By Carol Frenier
The emotion-laden debate on American public education has been ramped up by the controversy over teaching critical race theory (CRT) in the public schools. Even more than teaching theories on gender identity or climate change, CRT raises basic questions about our philosophy of public education.
The American public school system assumes that state-run schools are somehow “objective.” It claims to run a strictly secular curriculum, relying heavily on the concept of separation of church and state as a justification for excluding faith-based religious content. According to Ashley Rogers Berner of John Hopkins University (No One Way to School), our system “fears the potential of diverse belief systems to undermine democratic life” and views the “state-controlled school system as an important mediator of diversity and the primary source of a common political attachment.”
“I would have no objection to teaching CRT in public schools if it was among several theories considered in a course on race in America and at the high school level when students have acquired enough capacity to digest the material. As a new teacher in the 1970s, I did just that, so I know it can be done.”
– Carol Frenier
By contrast, many school systems around the world operate on a very difference educational philosophy known as educational pluralism to achieve the same end. In this type of system, says Berner, “state governments fund and hold accountable a wide variety of schools, including religious ones, but do not necessarily operate them. It accepts the fact that education is a community concern but also honors the beliefs of the nation’s families, allowing each school to teach according to its own values and mission, provided the school meets the state standards. As such it provides a way out of the winner-take-all mentality that characterizes so many educational debates.”
In the Netherlands, for example, the state gives block grants for staff, facilities and operations to each of its 36 different types of schools. In Belgium, half of its French-speaking students attend Catholic or independent schools that are fully funded by the state. School choice is their “mediator of diversity.”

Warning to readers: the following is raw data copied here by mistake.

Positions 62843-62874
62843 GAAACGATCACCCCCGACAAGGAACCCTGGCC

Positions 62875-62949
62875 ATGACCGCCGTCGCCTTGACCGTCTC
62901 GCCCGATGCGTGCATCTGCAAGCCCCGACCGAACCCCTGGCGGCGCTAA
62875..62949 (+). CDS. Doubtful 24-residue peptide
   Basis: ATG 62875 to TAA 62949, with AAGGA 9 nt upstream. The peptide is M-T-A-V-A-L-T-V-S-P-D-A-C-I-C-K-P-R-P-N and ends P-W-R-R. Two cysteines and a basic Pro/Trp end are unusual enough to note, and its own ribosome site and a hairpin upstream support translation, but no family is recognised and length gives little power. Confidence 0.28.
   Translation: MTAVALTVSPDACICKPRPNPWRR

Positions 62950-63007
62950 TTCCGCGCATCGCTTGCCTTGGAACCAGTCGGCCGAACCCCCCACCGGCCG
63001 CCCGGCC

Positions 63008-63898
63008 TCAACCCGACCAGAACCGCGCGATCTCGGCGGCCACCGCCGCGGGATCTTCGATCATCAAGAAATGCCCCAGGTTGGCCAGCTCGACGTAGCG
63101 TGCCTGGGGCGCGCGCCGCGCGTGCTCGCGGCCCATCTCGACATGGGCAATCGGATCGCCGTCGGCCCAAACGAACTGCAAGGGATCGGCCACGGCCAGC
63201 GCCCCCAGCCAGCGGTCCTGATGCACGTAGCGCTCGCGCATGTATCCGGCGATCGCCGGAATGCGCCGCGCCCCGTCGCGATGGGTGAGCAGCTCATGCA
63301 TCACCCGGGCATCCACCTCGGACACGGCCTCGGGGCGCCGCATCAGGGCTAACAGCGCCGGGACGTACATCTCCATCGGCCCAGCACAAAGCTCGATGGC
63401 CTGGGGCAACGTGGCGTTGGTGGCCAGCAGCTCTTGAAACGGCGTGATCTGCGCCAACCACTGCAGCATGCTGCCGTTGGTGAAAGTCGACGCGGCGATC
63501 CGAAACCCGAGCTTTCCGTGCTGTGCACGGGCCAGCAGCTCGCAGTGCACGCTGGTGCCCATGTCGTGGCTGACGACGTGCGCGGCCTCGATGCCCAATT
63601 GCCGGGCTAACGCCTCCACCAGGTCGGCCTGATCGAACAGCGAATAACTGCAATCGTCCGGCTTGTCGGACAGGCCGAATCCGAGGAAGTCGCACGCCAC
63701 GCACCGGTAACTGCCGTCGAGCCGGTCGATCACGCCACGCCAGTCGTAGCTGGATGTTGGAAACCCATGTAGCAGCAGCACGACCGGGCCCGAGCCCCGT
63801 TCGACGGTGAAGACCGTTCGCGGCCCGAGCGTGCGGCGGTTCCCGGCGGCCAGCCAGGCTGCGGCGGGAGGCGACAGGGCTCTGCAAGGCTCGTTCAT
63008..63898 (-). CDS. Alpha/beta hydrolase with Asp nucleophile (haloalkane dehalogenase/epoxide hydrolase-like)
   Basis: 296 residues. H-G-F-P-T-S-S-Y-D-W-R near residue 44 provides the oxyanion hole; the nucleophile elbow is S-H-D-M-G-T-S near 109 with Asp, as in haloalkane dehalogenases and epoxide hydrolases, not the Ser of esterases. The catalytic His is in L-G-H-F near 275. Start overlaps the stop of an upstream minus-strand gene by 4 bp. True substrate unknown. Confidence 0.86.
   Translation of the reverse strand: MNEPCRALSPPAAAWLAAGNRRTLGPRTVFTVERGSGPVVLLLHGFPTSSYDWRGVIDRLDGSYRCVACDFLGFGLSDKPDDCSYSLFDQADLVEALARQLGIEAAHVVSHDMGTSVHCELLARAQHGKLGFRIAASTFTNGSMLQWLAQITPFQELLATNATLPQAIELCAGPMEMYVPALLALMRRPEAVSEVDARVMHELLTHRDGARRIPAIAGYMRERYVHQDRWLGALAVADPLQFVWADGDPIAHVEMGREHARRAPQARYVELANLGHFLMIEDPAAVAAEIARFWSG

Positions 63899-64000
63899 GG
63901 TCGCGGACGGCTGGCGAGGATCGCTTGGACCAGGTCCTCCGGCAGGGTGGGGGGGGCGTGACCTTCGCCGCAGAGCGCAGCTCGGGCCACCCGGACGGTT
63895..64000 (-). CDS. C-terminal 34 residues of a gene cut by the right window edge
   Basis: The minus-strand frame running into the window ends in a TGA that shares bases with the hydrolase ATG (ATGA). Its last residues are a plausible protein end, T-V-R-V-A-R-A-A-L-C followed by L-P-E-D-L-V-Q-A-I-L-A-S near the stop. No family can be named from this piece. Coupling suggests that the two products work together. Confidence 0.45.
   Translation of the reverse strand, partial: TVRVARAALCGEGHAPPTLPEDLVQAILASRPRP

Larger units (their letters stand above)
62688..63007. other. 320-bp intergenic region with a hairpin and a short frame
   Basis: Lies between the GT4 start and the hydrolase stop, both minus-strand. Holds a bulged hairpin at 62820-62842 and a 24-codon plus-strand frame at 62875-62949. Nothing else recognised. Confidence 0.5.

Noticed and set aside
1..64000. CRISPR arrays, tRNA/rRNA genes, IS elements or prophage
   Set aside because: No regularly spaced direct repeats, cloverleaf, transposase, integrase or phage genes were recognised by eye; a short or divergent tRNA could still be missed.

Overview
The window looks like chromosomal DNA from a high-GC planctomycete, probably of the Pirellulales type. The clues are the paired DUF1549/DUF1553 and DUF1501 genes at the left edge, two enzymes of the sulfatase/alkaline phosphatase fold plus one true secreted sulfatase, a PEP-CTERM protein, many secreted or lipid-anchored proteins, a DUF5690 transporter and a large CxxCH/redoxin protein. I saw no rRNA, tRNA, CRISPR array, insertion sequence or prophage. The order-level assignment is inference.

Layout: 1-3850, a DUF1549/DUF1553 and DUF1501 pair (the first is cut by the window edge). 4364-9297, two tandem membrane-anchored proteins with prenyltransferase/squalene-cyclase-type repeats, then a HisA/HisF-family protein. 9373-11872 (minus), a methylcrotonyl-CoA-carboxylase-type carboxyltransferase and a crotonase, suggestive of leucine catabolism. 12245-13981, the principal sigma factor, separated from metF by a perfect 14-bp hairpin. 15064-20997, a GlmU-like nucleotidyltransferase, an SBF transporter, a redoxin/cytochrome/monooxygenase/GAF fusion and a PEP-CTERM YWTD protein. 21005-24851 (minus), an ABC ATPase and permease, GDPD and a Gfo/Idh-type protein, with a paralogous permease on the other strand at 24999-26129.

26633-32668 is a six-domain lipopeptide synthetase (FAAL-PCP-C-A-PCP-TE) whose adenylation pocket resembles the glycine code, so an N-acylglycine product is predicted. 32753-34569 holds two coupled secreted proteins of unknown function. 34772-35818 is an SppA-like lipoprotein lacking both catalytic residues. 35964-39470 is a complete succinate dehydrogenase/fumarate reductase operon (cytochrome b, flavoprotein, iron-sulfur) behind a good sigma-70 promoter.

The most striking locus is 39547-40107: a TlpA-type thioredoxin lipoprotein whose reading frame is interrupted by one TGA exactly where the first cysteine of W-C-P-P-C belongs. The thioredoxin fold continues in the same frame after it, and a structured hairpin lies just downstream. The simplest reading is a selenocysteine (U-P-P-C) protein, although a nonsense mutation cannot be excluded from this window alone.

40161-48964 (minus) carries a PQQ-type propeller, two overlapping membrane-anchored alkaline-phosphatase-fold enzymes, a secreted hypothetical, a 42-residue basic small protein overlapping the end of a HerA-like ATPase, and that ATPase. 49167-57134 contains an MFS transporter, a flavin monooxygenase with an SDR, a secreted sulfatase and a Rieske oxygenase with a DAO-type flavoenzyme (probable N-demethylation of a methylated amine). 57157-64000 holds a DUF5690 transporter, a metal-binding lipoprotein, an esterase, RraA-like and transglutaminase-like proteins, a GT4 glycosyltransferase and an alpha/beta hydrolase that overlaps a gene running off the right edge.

Berner thinks that we Americans are “too ready to believe that our schools are somehow ideologically neutral.” Rather, she says, “uniformity potentially breeds indoctrination of the worst kind,” because it is “implicit” and “unacknowledged.” She defines indoctrination as, “when pupils are given one view of the world in such a way that they are unable to see any other.”
This is a perfect description of what critics of liberal indoctrination in America’s state-run schools see happening. Those who promote CRT, new theories on sexuality and, yes, even climate change, believe those theories are the truth every bit as much as those who believe in their religion as truth. But as we all know, the Constitution prohibits the state from imposing religious truths on others precisely because everyone has a right to their own beliefs.
Ask yourself: Are these subjects taught to our children in such a way that they are able to see alternative views? Are these alternative views studied as part of the curriculum and with respect?
Indeed teaching knowledge is distinct from teaching doctrine. Perhaps this is a useful starting point for a real dialogue between proponents and opponents of teaching liberal — or conservative — theories in public schools. For example, I would have no objection to teaching CRT in public schools if it was among several theories considered in a course on race in America and at the high school level when students have acquired enough capacity to digest the material. As a new teacher in the 1970s, I did just that, so I know it can be done.
Educational pluralists — and there are many around the globe — rightly, I believe, “fear the state’s power to determine orthodoxy for a plural population” more than they fear that pluralism will reinforce divisions in society. Although limited, the data suggests that students educated in pluralistic systems are at least if not more engaged in productive civic life than their secular school peers. It appears that “tolerance comes more readily from encountering … the differences in why and how citizens construct their lives” than it does in adopting generalized theories about human relationships. As Berner asserts, whether we like it or not, “there is no neutral place from which to view the world.”
The great irony here is that we as a people, so dedicated to diversity and liberty, are behind so much of the rest of the world in trusting the ability of our children to encounter and value real, as opposed to theoretical, differences in the course of their education.
The author is a Chelsea resident, business owner, and chair of the Orange County Republican Committee.